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Bill seeks to give viewers an option
Question of the Day
A group of lawmakers yesterday introduced legislation that would allow consumers to block unwanted channels and be reimbursed their cost, arguing that cable television subscribers should not be required to pay for channels they find offensive.
“In today’s culture, parents are increasingly worried that their children are exposed to obscene, indecent and violent programming,” said Rep. Daniel Lipinski, Illinois Democrat. “While there is no doubt that parents are the first line of defense in protecting their kids, clearly they need more help.”
Under the Family Choice Act of 2007 cable and satellite TV providers would have to comply with one of the following: Apply broadcast indecency standards to their daytime programming; expand current family-tier offerings to include news and sports channels; or offer an “a la carte” option that lets subscribers block objectionable channels, giving them credit on their monthly bills for the costs of providing those channels.
Mr. Lipinski and Republican co-sponsors Rep. Jeff Fortenberry of Nebraska and Rep. Robert B. Aderholt of Alabama were joined yesterday by Federal Communications Commission Chairman Kevin J. Martin, a longtime proponent of a la carte cable, and members of the Parents Television Council, Consumers Union and Concerned Women for America.
“There is a right to free speech, but there is no constitutional right to be paid for speech,” he said. In addition, Mr. Martin added, a la carte would benefit all consumers through lower cable prices.
Supporters of the measure say government intervention is necessary to create a free market.
“Unlike other areas of the marketplace, Americans are not as free to choose among TV options,” Mr. Fortenberry said. “They are locked into purchasing packages that many times provide them with more than they want.”
The bill probably would increase cable subscribers, he added.
Not surprisingly, the cable industry doesn’t see it that way.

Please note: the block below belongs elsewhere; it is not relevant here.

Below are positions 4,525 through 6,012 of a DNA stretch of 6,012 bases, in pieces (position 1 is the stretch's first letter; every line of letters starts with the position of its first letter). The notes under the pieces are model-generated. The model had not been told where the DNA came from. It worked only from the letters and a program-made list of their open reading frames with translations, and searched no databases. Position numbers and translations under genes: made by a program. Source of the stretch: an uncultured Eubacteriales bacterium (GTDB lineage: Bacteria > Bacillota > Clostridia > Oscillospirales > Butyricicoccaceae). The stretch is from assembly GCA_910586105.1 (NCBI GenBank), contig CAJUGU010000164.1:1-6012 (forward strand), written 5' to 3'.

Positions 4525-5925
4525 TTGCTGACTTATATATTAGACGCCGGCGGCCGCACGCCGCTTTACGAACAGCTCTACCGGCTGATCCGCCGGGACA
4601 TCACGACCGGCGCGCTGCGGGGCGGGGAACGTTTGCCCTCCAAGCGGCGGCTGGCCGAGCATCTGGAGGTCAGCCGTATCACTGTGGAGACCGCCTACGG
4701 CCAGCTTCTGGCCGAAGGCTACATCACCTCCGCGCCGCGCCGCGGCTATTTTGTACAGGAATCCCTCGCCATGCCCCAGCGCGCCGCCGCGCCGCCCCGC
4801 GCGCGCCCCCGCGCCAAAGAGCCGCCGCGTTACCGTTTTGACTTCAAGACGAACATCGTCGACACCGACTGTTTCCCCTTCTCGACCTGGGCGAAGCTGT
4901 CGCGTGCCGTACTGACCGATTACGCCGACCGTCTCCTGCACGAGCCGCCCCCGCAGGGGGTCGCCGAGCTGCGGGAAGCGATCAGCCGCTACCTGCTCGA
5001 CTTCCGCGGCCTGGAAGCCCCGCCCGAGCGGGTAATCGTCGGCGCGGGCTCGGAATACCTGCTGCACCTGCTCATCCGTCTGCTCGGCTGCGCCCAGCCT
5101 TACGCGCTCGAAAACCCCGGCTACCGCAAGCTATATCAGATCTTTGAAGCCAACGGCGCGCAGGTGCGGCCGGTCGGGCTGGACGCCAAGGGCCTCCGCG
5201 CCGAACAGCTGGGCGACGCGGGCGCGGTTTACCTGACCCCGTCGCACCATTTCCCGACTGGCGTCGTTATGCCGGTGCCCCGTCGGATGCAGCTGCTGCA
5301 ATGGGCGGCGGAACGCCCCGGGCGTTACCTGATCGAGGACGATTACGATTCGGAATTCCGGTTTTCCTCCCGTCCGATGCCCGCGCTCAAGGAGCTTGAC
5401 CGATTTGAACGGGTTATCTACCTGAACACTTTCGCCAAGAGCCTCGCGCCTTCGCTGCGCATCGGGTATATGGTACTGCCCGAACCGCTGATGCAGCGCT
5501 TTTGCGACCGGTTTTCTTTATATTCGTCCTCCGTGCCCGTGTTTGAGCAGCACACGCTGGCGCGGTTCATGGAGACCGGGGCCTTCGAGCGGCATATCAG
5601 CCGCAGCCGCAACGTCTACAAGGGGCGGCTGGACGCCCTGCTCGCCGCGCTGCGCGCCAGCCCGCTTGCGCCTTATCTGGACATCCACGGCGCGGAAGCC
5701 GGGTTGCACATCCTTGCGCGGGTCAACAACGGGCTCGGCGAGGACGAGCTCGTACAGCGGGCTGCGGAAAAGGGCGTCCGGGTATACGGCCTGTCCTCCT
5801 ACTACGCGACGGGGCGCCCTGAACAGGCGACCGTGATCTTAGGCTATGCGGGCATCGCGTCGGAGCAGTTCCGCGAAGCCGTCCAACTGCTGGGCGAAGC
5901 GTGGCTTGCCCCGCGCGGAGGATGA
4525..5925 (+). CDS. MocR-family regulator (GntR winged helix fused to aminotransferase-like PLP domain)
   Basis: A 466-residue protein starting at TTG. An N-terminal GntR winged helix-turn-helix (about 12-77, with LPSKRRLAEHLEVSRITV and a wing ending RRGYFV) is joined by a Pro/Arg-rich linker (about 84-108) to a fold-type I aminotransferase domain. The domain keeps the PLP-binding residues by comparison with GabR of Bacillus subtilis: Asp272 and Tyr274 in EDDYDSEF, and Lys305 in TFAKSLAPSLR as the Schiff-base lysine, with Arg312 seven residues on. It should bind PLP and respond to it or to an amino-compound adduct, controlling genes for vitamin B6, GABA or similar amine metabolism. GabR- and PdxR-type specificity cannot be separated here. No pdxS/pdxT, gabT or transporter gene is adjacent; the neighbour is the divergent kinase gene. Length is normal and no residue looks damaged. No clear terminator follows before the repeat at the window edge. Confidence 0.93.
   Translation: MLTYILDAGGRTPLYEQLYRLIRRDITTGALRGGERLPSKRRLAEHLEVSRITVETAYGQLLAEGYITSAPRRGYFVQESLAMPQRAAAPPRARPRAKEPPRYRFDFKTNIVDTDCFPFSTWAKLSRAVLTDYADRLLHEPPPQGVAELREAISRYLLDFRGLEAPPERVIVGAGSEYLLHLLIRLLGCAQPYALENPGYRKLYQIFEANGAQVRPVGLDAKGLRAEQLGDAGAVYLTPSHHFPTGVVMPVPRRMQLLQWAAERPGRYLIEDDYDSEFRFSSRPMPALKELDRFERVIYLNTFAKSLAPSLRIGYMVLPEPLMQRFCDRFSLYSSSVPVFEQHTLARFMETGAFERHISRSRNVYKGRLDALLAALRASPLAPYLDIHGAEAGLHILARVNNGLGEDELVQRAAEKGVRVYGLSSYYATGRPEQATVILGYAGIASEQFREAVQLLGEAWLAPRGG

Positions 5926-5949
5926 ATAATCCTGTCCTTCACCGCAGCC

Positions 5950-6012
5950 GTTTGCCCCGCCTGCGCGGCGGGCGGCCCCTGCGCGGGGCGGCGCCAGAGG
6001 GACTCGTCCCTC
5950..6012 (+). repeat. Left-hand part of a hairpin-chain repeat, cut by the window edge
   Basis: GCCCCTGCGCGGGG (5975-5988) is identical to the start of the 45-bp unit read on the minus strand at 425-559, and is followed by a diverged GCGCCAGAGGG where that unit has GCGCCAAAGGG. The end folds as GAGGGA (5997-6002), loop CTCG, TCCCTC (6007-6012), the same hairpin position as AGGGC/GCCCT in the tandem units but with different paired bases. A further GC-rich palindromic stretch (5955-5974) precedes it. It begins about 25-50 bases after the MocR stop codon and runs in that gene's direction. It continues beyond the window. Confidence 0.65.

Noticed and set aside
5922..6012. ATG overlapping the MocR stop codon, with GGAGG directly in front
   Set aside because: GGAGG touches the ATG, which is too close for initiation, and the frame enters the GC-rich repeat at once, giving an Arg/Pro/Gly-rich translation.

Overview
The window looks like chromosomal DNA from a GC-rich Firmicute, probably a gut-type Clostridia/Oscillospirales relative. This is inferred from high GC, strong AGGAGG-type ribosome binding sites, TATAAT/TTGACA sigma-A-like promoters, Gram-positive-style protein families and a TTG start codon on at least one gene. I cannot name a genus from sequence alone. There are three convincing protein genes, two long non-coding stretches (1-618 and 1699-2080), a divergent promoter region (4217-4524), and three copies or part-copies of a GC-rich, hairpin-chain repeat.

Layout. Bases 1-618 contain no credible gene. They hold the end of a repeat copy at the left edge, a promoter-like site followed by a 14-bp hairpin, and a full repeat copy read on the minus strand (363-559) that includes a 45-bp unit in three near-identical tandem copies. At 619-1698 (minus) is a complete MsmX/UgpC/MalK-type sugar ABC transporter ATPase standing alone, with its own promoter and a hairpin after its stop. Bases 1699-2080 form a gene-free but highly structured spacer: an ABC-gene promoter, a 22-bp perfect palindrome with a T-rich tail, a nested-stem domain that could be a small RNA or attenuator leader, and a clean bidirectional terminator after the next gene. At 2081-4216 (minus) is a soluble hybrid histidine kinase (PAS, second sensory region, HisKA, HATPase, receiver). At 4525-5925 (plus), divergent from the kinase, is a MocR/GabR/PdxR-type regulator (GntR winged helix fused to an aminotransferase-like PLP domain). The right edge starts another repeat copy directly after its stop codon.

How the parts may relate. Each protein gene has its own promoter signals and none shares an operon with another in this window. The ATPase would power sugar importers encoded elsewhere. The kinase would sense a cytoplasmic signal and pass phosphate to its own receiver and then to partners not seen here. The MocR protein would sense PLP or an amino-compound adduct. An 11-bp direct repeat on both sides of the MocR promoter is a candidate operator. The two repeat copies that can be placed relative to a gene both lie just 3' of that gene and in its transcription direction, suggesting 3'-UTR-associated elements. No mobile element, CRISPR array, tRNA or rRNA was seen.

“Overwhelming evidence shows that a mandated a la carte regime would result in higher prices and less diversity in programming, overturning a video marketplace that provides U.S. consumers with the widest variety of programming found anywhere in the world,” said Brian Dietz, spokesman for the National Cable and Telecommunications Association.
Several small cable networks also came out against the bill, arguing that it would give providers an incentive to eliminate less-profitable channels from their lineup.
“For those of us working to bring family-friendly content to American television, the Lipinski-Fortenberry legislation is a recipe for disaster,” said Rod Tap, spokesman for the Inspiration Networks, a 24-hour religious network. “The growth and acceptance of our networks has been possible to a large extent because we are able to place such programming on the widely distributed channel packages offered by cable systems.”
This isn’t the first time a la carte legislation has been introduced; Mr. Lipinski introduced a similar bill last year but it failed to gain any traction.
“I’m not telling you that this is moving tomorrow,” he said of the bill. However, its chances are better this year in the wake of a recent FCC report on TV violence and the court decision on the indecency policy.
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